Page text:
{{Discussion top|result=The result of this discussion was... . ~~~~}}

The merge proposal...
* and discussion...
* ...

{{Discussion bottom}}

After closing the merge proposal discussion, remove the {{Merge to}} template from the source page and place the {{Old merge}} template on the corresponding talk page in the following manner:

{{Old merge
| otherpage = <destination page, entered as "Page name" (without brackets)>
| date = <date merge was proposed, entered as "a date string" (according to preference)>
| result = <result of discussion, entered as "'''No consensus'''" (with boldface markup)>
| talk = <merge discussion, entered as "Talk:Page name#Section name" (without brackets)>
| URL = <permanent link, entered as "U_R_L" (with underscored spaces and without brackets)>}}

Remove the {{Merge from}} template from the target page if the consensus is "do not merge" or "no consensus".

Merges can be easily reversed if a consensus is formed against it shortly after it was performed. If there is a consensus against the merge, or if there is no consensus or no discussion and you don't believe that it is appropriate to merge the pages, then please remove the merge proposal tags and, if necessary, close any discussion.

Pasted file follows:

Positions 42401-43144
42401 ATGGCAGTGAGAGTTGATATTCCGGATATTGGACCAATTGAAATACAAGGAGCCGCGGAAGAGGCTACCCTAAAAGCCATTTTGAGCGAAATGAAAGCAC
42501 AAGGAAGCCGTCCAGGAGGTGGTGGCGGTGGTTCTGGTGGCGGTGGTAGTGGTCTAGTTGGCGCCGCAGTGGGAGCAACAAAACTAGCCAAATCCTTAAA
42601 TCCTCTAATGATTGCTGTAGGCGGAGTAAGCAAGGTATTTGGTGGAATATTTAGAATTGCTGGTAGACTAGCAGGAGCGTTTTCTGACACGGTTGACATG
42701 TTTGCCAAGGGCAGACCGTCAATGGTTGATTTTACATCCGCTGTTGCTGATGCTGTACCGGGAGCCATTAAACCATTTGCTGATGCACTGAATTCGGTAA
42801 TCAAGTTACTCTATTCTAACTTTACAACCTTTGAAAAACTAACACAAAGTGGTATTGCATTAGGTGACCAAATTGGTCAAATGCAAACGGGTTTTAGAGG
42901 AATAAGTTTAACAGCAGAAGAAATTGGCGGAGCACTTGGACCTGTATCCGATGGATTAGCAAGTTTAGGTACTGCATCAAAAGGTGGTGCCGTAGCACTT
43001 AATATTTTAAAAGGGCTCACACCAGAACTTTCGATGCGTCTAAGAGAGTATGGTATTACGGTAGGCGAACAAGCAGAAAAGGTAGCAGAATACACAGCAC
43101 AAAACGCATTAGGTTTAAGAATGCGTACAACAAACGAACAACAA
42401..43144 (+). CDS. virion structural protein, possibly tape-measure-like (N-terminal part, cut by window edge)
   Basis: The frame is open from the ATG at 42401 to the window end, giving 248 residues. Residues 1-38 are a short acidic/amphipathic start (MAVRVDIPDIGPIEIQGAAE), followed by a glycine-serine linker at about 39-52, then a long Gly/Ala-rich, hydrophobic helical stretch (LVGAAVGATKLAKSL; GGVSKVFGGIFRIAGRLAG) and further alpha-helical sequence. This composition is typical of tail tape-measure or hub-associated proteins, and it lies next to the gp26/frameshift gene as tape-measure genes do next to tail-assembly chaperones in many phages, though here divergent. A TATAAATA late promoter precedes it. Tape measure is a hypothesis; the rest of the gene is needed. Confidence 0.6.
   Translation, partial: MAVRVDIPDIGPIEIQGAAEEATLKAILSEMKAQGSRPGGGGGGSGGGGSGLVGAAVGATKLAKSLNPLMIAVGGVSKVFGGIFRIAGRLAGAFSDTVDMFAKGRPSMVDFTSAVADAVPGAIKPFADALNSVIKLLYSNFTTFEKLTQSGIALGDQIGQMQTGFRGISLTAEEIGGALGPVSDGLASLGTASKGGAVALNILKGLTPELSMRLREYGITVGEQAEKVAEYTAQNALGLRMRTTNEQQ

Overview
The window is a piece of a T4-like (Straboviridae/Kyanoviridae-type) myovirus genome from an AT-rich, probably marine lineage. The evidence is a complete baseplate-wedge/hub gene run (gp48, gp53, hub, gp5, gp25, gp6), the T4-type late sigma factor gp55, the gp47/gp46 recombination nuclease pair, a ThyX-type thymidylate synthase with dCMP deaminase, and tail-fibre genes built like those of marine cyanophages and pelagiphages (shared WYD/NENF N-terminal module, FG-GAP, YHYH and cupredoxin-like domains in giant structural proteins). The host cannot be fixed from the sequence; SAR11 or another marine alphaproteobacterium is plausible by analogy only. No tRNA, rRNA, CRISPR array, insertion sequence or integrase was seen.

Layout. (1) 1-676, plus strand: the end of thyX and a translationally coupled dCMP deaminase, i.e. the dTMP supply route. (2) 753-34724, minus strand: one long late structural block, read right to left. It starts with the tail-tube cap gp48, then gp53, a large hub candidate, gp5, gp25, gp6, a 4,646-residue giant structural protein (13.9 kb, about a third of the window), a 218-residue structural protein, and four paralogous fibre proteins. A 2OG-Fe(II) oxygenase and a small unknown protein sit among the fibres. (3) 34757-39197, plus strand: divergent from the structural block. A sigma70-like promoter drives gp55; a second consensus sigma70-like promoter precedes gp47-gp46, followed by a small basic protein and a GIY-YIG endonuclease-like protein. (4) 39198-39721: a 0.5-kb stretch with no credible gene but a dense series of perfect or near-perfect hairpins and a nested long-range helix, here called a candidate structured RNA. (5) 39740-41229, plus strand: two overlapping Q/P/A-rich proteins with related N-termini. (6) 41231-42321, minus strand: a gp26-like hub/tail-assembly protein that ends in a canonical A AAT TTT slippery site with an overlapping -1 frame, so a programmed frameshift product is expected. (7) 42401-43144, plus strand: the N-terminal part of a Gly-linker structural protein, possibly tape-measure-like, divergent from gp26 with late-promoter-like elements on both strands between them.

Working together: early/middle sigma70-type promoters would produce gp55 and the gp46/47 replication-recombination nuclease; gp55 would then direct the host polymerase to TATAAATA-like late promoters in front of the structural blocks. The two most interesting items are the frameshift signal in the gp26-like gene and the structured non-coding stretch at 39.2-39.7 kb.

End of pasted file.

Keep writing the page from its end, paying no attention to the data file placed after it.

Step 5: Perform the merge

See § How to merge below. The main reason that the merge backlog includes thousands of articles is because the people who support the merge neglect to undertake this final step. Any editor, including the editor who originally proposed the merge, is permitted to perform a merge in accordance with consensus. Merging pages does not require intervention from an administrator.

Merge as a result of a deletion discussion

In Articles for Deletion (AfD) discussions (also see Wikipedia:Deletion policy#Alternatives to deletion), editors may suggest that the article(s) nominated for deletion be merged to an appropriate article. If there is a rough consensus for a merge at the end of a deletion discussion, the following template is placed at the top of the nominated article:

{{Afd-merge to|destination article|debate name|debate closure date}}

Similarly, the following template is placed on the destination article's talk page:

{{Afd-merge from|nominated article|debate name|debate closure date}}

This informs users involved in those pages that content is to be merged as a result of a deletion discussion. It is the involved editors' job, not the closing administrators' job, to perform the merge. Proceed in the manner described above. See also Wikipedia:Merge what? for an essay encouraging not to just vote merge in AfD discussions.

How to merge

  1. Copy all or some of the content from the source page(s) and paste the content in an appropriate location at the destination page. Don't just redirect the source page without copying any content if any good content from the source page exists. Publish the edit, leaving the following edit summary (a link to the source article is required by copyright):
    Merged content from [[source page]] to here. See [[Talk:merge discussion section]].